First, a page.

Monday, May 12, 2014

1 Week in...

Well, I opened up my hive to check out what the girls have been up to since I hived them last Saturday.
They had been running through a quart of syrup (1:1 sugar and water mixture)almost every day, which is supposed to be a good sign that things are going well. Yes, and no. The good is that the bees are working their tails off making honeycomb. This is called "drawing comb" in the biz, by the way. "Yeah, my gals drew about six frames of comb last week," is probably what I would say at a Beekeeping party, if I were invited to one. Then I might say,"Is anybody buzzed yet?" Or not. Anywho... the not so good thing is that I didn't notice any eggs laid in any of the comb. Bummer. This means one of two (or about 50) things. The biggest possibility it that the queen just hasn't started laying becasue she is not completely comfy yet. The next biggest possibility is that the queen is a failure and there is a good chance my hive will decline and die. That would be a drag. Apparently I can order a new queen and maybe save the hive, but if I wait too long it will be too late. I have seen the queen and she looks happy and healthy, crawling around being a busybody. I don't really want to give up on her after a week, but this realm of maverick beekeeping is a cutthroat world. I am going out there after school today. If I dont' see any eggs, I will order a new queen, and send my present one to the guillotine.

Monday, May 5, 2014

Maverick Beekeeper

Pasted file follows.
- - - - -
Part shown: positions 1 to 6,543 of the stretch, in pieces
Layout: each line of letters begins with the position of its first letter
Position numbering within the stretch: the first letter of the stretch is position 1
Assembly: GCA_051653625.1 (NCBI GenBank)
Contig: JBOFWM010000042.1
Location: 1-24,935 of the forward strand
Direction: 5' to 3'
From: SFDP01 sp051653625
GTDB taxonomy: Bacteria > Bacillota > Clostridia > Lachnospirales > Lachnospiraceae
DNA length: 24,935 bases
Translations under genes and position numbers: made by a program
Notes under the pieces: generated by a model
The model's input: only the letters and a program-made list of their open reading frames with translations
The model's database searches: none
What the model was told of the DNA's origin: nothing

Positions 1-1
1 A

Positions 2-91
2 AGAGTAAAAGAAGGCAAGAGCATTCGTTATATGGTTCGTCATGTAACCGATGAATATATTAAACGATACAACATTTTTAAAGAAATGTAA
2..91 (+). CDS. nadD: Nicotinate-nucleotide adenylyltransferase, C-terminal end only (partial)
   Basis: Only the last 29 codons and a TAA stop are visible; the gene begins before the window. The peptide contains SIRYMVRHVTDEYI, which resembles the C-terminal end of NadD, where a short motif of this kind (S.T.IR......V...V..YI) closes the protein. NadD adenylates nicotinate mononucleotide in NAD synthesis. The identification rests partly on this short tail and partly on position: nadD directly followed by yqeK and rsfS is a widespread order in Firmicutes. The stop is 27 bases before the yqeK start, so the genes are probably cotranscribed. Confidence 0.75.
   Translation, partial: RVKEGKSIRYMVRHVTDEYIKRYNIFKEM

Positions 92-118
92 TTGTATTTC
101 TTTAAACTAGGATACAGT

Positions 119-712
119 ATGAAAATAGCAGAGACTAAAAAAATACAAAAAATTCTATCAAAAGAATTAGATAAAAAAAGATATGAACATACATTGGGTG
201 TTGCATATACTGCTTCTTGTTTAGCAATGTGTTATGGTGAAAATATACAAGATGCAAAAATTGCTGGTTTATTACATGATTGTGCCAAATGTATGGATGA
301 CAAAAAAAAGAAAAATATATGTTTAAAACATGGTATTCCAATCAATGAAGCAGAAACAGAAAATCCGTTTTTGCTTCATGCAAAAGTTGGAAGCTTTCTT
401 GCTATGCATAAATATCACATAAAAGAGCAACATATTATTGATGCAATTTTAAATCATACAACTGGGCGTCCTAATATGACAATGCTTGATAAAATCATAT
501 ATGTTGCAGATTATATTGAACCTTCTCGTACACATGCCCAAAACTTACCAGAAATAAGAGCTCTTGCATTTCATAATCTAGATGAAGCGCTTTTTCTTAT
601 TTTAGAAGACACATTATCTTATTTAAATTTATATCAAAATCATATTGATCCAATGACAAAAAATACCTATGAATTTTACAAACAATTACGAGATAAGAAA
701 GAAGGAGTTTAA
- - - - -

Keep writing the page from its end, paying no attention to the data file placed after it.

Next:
Well, here I am. Keeping bees. On Saturday I performed a successful hiving of a package of bees. Sadly, I am not very digitally capable, so all I have is one photo of me after the successful hiving. You can see the smile of a job well done on my face. You can also see, in my hand, the book The Circle by David Eggers. I used it to cover the hole of the bee package after I removed the sugar water feeding can that comes with the bees. I always knew Eggers was good for something... I decided to get some bees because my friend Solar Chaucer told me last year up on Lake Bill about how a couple beehives tripled the amount of fruit he harvested from the fruit trees on his property. Intrigued, I started doing some reading. "Self," I said, "you can do this." So I took my daughters, Bubbles and Carlos, down to Sacramento Beekeeping , bought a box, and ordered a package of bees. We built the box and painted it. I let Bubbles and Carlos choose the colors. We decided on a camoflague(ish) of brown, green, and gold (ish). I don't think I took any photos of that event, but I am going to try to better document this new undertaking henceforth... Back to the bees. Or rather, the beesuit. Even though I am a rogue beekeeper, I was very concerned about being fashion appropriate while working with my new ladyfrens. Solar suggested coveralls for all the pockets they offer. Looking for a dowel at Emigh Hardware last week, I stumbled upon apair of white coveralls made for a Shaquille Oneal-sized painter. Sweeeeet! Now, not only am I covered head to toe in white, I also sport the sagging look favored by most of the sophomers that I teach. Tomorrow will be day 3 of the the new hive. I am supposed to open the hive and check to make sure the queen has been released from her cage. I'll try to take some photos.